• Prolonged stress. The body is designed to cope with stress by producing its own stress-fighting hormones. However, chronic stress disrupts this natural process, leading to compromised production of female hormones and multitude of symptoms including irritability, mood swings, headaches, sleeplessness, and weight gain.


    Help for Hormonal Imbalance

    Hormonal balance is essential for good health and immunity. There are also more natural, gentler ways to treat the symptoms of hormonal imbalance which are still effective and improve your overall health,  helping to restore balance to hormonal levels.

    Depending on the type of hormonal imbalance, a proper diagnosis must be established to determine the best treatment options to correct it. However, most everyone can benefit from the benefits of a holistic and healthy lifestyle, which includes diet, exercise, sleep, and stress reduction.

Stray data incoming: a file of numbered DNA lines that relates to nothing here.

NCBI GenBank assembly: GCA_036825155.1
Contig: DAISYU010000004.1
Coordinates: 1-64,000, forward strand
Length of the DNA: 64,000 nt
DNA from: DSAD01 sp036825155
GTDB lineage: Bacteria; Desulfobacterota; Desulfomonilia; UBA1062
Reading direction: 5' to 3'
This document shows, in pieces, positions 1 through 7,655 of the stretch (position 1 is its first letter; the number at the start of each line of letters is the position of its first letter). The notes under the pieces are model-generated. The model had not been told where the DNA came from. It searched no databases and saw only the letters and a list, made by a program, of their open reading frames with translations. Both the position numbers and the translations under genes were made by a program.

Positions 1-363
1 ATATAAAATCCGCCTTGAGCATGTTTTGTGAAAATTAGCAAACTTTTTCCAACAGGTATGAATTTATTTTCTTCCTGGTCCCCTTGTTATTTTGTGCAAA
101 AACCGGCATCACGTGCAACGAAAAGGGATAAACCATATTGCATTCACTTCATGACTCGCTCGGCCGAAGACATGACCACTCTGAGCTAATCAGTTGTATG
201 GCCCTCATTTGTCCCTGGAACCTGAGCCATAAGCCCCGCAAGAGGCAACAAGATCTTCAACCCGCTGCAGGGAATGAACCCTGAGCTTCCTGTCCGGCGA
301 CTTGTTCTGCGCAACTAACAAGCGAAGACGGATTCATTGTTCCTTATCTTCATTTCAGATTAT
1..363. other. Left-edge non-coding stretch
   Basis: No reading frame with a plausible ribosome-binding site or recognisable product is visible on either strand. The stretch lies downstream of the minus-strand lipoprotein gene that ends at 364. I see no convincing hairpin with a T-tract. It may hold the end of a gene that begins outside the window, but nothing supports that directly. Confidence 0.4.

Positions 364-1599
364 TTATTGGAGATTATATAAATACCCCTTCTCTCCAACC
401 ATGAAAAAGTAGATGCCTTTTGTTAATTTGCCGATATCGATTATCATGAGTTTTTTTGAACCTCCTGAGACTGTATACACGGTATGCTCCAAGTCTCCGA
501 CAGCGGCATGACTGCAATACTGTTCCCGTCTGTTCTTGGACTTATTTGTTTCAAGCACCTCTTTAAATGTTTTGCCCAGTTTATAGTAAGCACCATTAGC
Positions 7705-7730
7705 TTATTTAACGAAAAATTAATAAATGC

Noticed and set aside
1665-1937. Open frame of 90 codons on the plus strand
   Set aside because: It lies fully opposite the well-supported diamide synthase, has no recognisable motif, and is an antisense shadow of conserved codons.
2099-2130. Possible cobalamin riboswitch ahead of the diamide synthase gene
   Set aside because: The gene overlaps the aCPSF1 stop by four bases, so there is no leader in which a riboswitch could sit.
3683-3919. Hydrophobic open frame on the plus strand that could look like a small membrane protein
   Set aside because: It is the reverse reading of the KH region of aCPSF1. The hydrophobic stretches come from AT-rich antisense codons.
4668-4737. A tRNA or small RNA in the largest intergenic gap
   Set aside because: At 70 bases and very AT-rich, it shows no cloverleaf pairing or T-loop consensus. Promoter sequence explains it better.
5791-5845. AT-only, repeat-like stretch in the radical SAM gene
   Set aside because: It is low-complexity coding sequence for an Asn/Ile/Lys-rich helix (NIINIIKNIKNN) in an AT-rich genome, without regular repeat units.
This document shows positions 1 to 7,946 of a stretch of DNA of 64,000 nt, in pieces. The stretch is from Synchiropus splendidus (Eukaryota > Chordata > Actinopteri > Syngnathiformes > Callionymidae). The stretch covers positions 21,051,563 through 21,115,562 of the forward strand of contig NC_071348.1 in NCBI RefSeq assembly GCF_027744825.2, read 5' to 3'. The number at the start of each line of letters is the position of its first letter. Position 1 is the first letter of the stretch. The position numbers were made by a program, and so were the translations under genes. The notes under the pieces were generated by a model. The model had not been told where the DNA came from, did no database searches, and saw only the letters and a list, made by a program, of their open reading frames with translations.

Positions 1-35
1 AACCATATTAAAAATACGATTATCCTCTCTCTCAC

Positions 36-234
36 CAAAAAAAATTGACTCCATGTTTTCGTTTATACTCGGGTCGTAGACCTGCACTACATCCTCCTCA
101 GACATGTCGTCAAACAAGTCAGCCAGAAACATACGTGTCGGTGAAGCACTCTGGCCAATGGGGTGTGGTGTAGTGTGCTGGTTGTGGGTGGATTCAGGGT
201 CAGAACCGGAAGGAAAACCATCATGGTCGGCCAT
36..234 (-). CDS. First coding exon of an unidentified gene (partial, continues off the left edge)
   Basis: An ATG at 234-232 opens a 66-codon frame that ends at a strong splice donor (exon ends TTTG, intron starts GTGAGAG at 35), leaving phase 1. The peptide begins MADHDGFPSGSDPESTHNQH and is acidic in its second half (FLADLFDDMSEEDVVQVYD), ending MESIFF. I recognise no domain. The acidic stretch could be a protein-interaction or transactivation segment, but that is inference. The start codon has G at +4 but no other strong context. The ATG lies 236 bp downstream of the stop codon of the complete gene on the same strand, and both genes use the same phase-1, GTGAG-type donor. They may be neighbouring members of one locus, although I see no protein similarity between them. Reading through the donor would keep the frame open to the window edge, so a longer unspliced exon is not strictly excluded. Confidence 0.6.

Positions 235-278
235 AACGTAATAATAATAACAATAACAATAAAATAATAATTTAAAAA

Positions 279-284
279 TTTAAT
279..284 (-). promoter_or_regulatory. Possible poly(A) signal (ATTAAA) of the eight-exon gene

The liver is responsible for eliminating excess hormones (e.g. in the case of estrogen dominance). In addition, estrogen-mimicking chemicals found in many products and in the environment would also be eliminated by the liver. Therefore, supporting the liver is an important and essential part of treating hormonal imbalance.

    More Information on Hormonal Imbalance

    If you think you are suffering from hormonal imbalance, speak to your doctor right away. He will make a proper diagnosis and provide you with treatment options for your specific condition.

    A healthy and balanced diet is crucial for hormonal health and overall systemic balance. Make sure to reduce overly processed foods, especially refined sugars. Eating wholesome organic foods with plenty of fruits and vegetables will help your overall health, including the regulation of hormone production.

    More Tips